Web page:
Is saving water enough?


‘When we try to pick out anything by itself, we find it hitched to everything else in the Universe’ (as John Muir wrote). Never is this truer than in the world of water. 

We hear a lot about saving and conserving water. Sustainable Development Goal 6 aims to “Ensure availability and sustainable management of water...” since “More than 2 billion people globally are living in countries with excess water stress, defined as the ratio of total freshwater withdrawn to total renewable freshwater resources above a threshold of 25 per cent” ( )

Agriculture is a key part of delivering SDG 6. The FAO estimates (2016) that up to 69% of the world's freshwater withdrawal is being used for agriculture. So it would seem to make good logical sense to talk about aspiring to ‘save’ water in agriculture.

But what do we mean when we describe ‘saving’ water as a goal in agriculture?

In many cases, “saving water” is about reducing the amount of water a grower withdraws for irrigation while aiming for the same yield. In this case the main challenge for the producer is to apply all the water that a crop needs, right when it needs it; therefore avoiding evaporation from the soil and runoff. This efficiency improvement is often referred to as saving water, and while more efficient use is a good thing, we need to consider the full effects to understand the outcomes and not simply call this a sustainable practice on its own.  Do we know if someone or something is relying on that ‘excess’ water, for example the runoff recharges some groundwater stores that are used further downstream? Are there important off-farm impacts in the community and broader watershed?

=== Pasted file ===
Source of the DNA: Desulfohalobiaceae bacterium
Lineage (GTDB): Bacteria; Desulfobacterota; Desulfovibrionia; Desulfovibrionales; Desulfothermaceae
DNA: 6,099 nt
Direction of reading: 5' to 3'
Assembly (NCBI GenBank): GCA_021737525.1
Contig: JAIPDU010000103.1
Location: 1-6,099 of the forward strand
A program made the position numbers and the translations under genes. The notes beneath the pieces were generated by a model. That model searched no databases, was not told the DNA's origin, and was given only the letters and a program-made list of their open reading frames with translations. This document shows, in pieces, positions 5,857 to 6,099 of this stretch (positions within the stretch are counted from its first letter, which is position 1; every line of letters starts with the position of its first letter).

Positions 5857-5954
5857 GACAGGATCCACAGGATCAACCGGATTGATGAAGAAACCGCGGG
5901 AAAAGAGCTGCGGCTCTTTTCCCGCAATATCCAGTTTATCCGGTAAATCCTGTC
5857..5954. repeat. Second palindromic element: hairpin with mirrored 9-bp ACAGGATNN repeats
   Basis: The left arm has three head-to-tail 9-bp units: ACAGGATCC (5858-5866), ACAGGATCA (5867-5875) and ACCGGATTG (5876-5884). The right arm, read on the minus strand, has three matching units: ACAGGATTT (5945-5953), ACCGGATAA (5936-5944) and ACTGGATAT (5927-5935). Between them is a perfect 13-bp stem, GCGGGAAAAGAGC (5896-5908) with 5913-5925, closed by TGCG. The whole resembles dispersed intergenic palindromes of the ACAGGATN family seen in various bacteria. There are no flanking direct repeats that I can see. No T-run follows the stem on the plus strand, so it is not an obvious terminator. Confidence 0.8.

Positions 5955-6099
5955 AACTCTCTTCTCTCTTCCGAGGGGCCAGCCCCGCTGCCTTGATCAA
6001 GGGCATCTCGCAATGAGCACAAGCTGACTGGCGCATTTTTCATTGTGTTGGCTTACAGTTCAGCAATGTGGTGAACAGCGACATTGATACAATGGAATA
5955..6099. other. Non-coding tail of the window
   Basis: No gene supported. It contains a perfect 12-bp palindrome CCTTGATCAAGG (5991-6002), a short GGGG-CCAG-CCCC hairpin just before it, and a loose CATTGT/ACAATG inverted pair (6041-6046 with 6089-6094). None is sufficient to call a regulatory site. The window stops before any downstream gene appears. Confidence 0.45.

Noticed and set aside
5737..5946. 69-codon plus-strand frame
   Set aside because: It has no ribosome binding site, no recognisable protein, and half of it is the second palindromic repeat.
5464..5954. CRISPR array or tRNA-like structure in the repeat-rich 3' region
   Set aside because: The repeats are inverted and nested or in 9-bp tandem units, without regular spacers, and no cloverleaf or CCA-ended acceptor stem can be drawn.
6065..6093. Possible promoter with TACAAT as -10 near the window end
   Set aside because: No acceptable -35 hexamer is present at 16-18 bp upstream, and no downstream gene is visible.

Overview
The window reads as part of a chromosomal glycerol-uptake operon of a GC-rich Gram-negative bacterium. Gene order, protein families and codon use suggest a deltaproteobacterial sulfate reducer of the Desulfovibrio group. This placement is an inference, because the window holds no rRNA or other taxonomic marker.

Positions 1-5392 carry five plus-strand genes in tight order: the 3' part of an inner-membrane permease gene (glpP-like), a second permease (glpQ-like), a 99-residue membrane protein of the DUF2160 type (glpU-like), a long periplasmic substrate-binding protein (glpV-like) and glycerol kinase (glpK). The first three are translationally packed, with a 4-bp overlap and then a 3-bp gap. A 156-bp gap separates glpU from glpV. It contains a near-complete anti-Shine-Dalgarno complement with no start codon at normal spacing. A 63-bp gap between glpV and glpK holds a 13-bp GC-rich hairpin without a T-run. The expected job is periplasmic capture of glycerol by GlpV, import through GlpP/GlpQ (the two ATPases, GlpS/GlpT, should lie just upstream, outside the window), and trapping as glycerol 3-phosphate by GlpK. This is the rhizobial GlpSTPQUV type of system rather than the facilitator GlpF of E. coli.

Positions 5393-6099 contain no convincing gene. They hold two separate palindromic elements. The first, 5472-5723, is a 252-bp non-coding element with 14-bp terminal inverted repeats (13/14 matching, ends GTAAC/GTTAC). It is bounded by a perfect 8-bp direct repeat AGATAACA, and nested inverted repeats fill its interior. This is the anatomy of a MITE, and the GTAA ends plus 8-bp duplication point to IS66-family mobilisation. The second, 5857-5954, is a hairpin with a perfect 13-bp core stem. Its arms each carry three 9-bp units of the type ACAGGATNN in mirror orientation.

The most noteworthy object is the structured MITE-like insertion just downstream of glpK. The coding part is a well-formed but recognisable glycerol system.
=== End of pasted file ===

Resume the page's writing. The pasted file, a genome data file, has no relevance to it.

Some years ago the International Water Management Institute (IWMI) found out that the ultimate outcomes were not as they expected. The case in Pakistan it is a great study to challenge some of our thinking. While farmers had adopted water conservation technologies, water use had actually risen   

There is a fundamental context to consider too - whether there is even enough water in the river basin. Many of the world's river basins are either 'closed' or are 'closing', which means that the water used within them already exceeds or is approaching the amount of renewable water available. If we make more efficient use of water, do these ‘savings’ make a real difference or is it still that there is just not enough water to go around no matter how efficient we are?  

That’s not to say that trying to be more efficient with water isn’t worthwhile but, ultimately, the delivery of sustainable outcomes is not simply about just applying proven best practices or focusing on ‘water saving’ as your indicators of success. It depends upon understanding water availability, the interdependence of water use within water basins as well as the signals and behaviors that define water use. So when we pick out saving water as a measurement of success we need to be mindful of the full picture - and what else it is hitched to.

Jessica Chalmers